To some ratings news now: The Honourable Woman concluded with 1.6 million overnight viewers on Thursday. The Maggie Gyllenhaal-fronted BBC2 drama had an average audience share of qa fraction under eight per cent at 9pm, rising by around one hundred thousand viewers from the previous week's episode. Earlier, Young Vets brought in 1.30m at 7pm, while Russia's Lost Princesses interested 1.73m at 8pm. On BBC1, Britain's Compulsive Shoppers attracted 2.88m (14.8%) at 8pm, followed by Tamzin Outhwaite's episode of Who Do You Think You Are? with 4.33m at 9pm, which topped the night overall. Motorway Cops was seen by 1.95m at 10.35pm. ITV's Tonight special The Food We Eat proved somewhat unappetising, appealing to but 2.53m at 7.30pm, while Harbour Lives fared even worse, being seen by 2.29m at 8.30pm. Kids With Cameras gathered a mere 1.28m at 9pm. On Channel Four, Location, Location, Location continued to feature couples from the Home Counties with 'that's not a real job'-type jobs to an audience of 1.59m at 8pm, followed by an Educating Yorkshire special with 1.66m at 9pm. First Time Farmers interested five hundred and twenty seven thousand punters at 10pm. Channel Five's Prom Queen Divas UK was watched by seven hundred and eleven thousand viewers (who, presumably, couldn't believe what they were seeing. Did we really fight the war for this?) at 8pm, followed by the latest Celebrity Big Brother fiasco with 1.62m at 9pm. Suspects continued with seven hundred and twenty six thousand at 10pm.

The Great British Bake Off climbed to a new high this series on Wednesday. The third episode of the BBC1 series gained nearly six hundred thousand overnight punters from the previous week to 7.44 million at 8pm. Earlier, Fake Britain brought in 3.08m at 7.30pm, while Operation Wild attracted 3.29m at 9pm. BBC2's Young Vets appealed to 1.08m at 7pm, followed by The Stuarts with a million viewers at 8pm. The second of Michael Mosley's - terrific - Horizon specials was seen by 1.38m at 9pm, while Some People With Jokes was watched by 1.02m at 10pm. On ITV, Trawlermen's Lives interested 2.17m at 8pm, followed by Secrets From The Asylum with 1.76m at 9pm. Channel Four's Double Your House For Half The Money gathered nine hundred and seventy four thousand at 8pm, while Undercover Boss attracted 1.34m at 9pm. The Mimic ended, to no great fanfare or, indeed, much regret, with three hundred and seven thousand at 10pm. On Channel Five, Extreme Nightmare Neighbour Next Door garnered 1.22m at 8pm. The latest desperate z-list fright show, Celebrity Big Brother continued with 1.75m at 9pm and Suspects returned for a new series with eight hundred and twenty six thousand viewers at 10pm.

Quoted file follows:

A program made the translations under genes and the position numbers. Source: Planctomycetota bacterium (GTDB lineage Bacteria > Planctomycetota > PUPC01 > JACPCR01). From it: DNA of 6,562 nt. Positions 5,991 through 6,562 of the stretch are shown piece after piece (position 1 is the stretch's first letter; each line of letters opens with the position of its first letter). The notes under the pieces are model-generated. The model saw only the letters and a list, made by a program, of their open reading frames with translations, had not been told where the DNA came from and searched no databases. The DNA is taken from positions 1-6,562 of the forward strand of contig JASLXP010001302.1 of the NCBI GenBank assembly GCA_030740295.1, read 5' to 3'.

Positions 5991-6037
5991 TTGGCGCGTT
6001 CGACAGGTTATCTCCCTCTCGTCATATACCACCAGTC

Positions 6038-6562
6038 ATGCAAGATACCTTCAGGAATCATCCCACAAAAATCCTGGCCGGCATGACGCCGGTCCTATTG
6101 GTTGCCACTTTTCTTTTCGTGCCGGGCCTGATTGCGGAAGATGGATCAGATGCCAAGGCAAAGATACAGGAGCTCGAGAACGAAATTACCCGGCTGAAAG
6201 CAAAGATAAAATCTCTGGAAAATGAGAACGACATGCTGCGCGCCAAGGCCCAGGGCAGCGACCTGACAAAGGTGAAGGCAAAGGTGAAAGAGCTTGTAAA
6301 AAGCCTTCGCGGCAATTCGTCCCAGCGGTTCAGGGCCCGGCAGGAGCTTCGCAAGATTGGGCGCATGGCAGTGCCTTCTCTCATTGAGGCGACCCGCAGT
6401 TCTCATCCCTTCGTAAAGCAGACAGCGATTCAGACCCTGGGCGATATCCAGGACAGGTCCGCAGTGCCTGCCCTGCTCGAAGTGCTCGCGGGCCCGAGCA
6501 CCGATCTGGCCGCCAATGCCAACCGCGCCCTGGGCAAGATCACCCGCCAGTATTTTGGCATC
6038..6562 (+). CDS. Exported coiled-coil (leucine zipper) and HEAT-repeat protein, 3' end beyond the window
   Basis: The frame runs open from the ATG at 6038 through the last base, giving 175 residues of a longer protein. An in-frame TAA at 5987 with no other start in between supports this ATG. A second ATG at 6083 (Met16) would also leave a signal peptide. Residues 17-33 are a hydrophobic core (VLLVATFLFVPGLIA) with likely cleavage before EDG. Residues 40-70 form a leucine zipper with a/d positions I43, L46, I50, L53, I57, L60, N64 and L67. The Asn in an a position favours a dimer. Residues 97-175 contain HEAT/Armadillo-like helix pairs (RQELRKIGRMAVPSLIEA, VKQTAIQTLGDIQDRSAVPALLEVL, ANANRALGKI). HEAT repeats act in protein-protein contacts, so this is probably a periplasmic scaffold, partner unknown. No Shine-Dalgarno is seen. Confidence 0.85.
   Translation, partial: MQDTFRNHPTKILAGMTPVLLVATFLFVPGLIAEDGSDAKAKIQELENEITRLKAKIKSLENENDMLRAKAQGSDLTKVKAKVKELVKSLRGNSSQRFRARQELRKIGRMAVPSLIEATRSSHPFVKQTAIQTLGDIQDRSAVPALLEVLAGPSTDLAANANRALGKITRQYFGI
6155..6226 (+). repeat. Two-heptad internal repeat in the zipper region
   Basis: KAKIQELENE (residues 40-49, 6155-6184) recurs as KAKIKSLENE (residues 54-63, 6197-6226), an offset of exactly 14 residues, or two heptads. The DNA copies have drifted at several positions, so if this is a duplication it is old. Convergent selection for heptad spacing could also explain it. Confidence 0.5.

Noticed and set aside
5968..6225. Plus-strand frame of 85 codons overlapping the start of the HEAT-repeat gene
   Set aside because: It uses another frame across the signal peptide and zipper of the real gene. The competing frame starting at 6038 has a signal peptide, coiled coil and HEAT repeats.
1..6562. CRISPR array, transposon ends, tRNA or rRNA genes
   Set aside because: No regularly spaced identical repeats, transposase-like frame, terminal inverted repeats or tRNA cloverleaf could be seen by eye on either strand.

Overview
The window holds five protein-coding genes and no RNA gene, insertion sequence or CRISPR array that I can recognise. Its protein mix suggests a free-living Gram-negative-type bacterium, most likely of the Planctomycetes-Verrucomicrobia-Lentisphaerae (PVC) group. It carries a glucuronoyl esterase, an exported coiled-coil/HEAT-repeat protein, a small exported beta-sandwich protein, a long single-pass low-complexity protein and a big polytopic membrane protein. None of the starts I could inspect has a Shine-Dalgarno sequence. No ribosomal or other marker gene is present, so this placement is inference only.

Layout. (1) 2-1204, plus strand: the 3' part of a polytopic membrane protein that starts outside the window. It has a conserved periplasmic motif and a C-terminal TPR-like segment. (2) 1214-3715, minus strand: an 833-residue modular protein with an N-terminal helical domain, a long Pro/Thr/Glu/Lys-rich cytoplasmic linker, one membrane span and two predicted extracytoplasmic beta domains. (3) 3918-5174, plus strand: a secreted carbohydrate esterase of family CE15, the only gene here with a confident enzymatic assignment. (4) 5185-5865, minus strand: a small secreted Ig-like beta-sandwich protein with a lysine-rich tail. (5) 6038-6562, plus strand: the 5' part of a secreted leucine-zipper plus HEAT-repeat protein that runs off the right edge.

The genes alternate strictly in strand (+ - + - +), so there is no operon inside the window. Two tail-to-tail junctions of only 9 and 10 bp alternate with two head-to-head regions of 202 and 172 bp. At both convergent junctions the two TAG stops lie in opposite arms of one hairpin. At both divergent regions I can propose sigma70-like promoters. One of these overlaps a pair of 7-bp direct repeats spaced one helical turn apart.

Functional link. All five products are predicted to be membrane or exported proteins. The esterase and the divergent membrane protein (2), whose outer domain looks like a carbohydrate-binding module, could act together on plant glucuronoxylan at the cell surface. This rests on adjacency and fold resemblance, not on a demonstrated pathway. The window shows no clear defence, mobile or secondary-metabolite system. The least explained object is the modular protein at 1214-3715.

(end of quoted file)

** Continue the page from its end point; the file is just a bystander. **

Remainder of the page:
The BBC1 drama In the Club topped the overnight ratings on Tuesday outside soaps. The series continued with 4.49 million viewers at 9pm. On BBC2, Young Vets interested 1.41m at 7pm, followed by Coast with 1.80m at 9pm. Super Senses: Secret Power of Animals interested 1.52m at 9pm, while Some People With Jokes spectacularly failed to amuse nine hundred and two thousand punters at 10pm. ITV's coverage of The Arse's Champions League draw with Besiktas scored 3.01m from 7.30pm. Which is a damn-sight more than either The Arse or the Turks scored given that a game ended goalless. On Channel Four, Dogs: Their Secret Lives appealed to 1.35m at 8pm, followed by Worst Place To Be A Pilot with 1.36m at 9pm. Gordon Ramsay's Hotel Hell kicked off with eight hundred and nine thousand at 10pm. Channel Five's Dog Rescuers brought in eight hundred and sixty four thousand at 8pm, while CSI had an audience of 1.30m at 9pm. Celebrity Big Brother continued with 1.64m at 10pm (107k/1.2%), dropping around six hundred thousand from Monday's launch episode.